Assuming constant deceleration, that would suggest a speed going into the turn of about 281.25 meters/second, with a deceleration rate of 31.25 m/sē. (Note that if the deceleration were not constant, the speed going into the turn at the start of the sequence would have to be lower, so as to maintain the known average speed in the turn.)
Unfortunately, looking at the second half of the turn is more problematic than looking at the first half. The problem with the total turn is that we can only really measure the midpoint speed. Thus, we had to work out the initial velocity going into the turn. Now, for the second half of the turn, we would have to work out the exit velocity of the turn prior to the application of full forward "afterburner" thrust, which is a much more difficult affair given the angles and curvatures involved. (Since the course is curved, we cannot simply pick an arbitrary point for the Falcon to cross.) Simply watching the film makes it pretty clear that the final velocity is non-zero, but "non-zero" is rather inexact. Also note that the afterburner thrust is engaged just before the Falcon points directly at the observation point, which means that the last moments of her 180-degree turn were at full thrust.
That having been said, I'm of the opinion that we can still get a useful value. The last leg of the turn appears to have a solid circular trajectory, unlike the first half. We may therefore use the estimation method previously employed without worrying about the flattened trajectory. And, since we have the initial velocity of 218.75 m/s, we have something useful to start with.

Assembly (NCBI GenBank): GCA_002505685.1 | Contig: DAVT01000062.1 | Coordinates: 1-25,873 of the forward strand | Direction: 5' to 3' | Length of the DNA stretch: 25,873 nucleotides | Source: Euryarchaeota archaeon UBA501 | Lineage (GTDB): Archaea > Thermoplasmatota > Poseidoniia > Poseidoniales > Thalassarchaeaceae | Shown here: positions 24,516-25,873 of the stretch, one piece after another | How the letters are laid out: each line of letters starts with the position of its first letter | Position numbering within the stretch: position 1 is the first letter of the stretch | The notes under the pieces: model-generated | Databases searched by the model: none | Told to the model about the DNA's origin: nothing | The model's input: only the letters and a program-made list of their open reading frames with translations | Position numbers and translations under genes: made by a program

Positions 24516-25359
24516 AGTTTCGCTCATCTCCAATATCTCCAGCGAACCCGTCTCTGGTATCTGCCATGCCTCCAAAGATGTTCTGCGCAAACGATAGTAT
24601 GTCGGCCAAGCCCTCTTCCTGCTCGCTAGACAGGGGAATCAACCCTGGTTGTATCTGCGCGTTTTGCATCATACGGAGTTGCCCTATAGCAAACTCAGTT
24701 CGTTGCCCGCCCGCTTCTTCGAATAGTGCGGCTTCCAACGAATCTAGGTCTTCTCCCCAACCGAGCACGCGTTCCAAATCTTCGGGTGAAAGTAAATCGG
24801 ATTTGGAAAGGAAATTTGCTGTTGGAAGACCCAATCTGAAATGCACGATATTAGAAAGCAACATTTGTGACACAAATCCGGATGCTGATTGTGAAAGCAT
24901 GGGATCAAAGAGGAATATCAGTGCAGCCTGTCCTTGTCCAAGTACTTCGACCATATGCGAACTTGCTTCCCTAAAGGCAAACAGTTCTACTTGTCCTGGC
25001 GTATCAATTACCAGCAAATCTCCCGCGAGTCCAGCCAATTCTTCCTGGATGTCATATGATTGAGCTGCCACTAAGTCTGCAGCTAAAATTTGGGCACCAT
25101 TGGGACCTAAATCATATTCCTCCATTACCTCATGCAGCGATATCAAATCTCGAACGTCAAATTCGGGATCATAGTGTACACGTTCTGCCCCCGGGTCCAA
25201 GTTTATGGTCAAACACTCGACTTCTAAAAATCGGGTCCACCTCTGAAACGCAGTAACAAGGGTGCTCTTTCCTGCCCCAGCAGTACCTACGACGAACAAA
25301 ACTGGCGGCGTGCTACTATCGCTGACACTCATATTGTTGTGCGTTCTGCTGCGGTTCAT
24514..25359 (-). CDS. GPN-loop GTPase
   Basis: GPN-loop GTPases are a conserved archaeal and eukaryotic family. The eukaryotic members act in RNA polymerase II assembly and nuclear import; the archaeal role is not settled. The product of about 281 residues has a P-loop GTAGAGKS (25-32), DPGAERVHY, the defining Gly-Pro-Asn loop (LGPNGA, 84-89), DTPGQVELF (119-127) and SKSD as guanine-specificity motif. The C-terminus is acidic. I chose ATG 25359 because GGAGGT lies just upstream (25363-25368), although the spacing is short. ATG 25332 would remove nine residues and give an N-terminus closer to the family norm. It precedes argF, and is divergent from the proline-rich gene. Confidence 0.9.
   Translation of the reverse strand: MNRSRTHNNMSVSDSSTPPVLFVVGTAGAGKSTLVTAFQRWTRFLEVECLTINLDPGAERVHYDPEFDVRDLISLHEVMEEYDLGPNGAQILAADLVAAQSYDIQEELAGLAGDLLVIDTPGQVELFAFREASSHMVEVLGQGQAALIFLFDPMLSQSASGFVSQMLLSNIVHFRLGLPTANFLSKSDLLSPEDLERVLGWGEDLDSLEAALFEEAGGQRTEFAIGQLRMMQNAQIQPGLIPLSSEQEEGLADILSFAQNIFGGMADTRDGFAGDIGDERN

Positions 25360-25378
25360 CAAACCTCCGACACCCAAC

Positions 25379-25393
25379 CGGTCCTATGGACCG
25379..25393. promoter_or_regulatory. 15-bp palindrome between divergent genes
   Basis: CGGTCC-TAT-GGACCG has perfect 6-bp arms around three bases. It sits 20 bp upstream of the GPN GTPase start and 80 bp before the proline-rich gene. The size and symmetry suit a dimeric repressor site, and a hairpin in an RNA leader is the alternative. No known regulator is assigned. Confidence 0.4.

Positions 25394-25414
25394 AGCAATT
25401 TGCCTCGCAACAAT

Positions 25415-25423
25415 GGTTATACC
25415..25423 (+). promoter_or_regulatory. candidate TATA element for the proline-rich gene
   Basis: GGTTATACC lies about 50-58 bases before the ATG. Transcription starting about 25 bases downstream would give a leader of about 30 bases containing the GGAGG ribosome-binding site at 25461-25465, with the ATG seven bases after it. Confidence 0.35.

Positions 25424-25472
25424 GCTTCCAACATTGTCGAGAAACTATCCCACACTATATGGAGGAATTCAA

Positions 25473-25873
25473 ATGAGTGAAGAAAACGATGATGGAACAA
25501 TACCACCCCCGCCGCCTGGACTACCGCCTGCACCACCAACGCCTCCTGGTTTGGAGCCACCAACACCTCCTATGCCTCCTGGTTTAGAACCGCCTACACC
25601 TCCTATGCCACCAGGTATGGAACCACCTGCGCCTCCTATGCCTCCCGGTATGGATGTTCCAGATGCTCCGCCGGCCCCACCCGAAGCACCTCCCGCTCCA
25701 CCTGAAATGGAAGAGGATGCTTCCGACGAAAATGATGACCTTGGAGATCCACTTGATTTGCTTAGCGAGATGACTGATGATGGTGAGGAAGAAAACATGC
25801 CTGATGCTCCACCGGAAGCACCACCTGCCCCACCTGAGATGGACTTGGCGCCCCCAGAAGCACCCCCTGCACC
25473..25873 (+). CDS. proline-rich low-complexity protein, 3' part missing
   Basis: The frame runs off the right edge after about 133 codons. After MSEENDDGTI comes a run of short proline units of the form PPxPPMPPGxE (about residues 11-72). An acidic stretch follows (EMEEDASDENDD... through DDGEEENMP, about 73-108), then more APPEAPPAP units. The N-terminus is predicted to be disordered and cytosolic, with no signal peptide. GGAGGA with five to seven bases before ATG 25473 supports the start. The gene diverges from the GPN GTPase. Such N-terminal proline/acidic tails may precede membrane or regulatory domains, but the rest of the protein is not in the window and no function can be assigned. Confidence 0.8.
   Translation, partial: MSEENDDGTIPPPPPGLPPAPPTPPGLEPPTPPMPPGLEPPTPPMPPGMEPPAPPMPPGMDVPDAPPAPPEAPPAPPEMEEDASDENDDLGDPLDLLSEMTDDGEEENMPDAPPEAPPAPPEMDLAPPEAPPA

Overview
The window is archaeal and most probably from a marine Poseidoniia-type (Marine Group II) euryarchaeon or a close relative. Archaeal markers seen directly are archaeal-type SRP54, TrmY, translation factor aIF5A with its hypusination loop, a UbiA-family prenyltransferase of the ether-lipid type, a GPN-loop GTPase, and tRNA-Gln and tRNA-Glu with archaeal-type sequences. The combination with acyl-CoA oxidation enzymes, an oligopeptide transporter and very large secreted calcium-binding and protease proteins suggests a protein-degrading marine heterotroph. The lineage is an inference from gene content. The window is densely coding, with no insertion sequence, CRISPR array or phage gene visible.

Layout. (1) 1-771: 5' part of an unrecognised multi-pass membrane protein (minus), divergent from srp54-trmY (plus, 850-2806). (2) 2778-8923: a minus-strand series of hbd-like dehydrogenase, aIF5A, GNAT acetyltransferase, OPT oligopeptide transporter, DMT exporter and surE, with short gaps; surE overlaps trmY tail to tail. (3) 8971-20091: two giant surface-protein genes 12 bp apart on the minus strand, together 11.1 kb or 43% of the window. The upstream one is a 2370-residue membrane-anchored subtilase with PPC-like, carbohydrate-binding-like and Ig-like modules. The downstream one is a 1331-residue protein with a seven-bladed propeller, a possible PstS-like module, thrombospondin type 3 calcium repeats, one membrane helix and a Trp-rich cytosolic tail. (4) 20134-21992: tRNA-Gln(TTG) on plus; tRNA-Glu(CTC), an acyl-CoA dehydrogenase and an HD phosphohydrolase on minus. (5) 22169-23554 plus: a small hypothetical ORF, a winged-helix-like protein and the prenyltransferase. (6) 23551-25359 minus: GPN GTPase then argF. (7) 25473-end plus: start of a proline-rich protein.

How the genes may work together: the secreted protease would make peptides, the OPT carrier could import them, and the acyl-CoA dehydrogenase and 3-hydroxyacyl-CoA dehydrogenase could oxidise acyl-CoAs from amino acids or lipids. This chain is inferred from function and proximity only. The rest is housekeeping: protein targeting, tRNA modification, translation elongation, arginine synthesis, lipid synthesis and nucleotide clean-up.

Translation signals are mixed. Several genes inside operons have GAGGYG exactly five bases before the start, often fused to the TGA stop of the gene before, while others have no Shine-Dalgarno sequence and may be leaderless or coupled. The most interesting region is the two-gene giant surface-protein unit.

2. As before, we can estimate the lateral width of the turn and use it as a turn radius. Measuring from her tail in the measured frame to her tail in the frame just before the afterburner is lit (a difference of 30 frames (see below)), we get an approximate lateral width of 145.9 meters.
Note, however, that the Falcon has not achieved a full 90 degree turn. Thus, we cannot use the žpiD method to get actual distance travelled, since ž is not correct . . . it would be an overestimate. Eyeballing it, I'd say the Falcon has turned approximately 75-80 degrees. Splitting the difference, that's 77.5/360piD, or 197.4 meters. (Had she completed the turn at this point, the total distance would be 229.2 meters.)
That's 197.4 meters over the course of thirty frames, for an average speed of 164.5 meters/second. Given an initial speed of 218.75 meters/second, this suggests a final speed on the order of 110.25 meters/second. That works out to the far more impressive constant deceleration of 90.4 m/sē.
It should be noted here that had Han simply swung the nose around in a genuine sort of space turn and then activated his engines, the total velocity change from about 281.25 meters/second forward to about 110.25 meters/second backward, achieved over the course of about 80 frames (3.2 seconds), would require an acceleration of about 122 m/sē.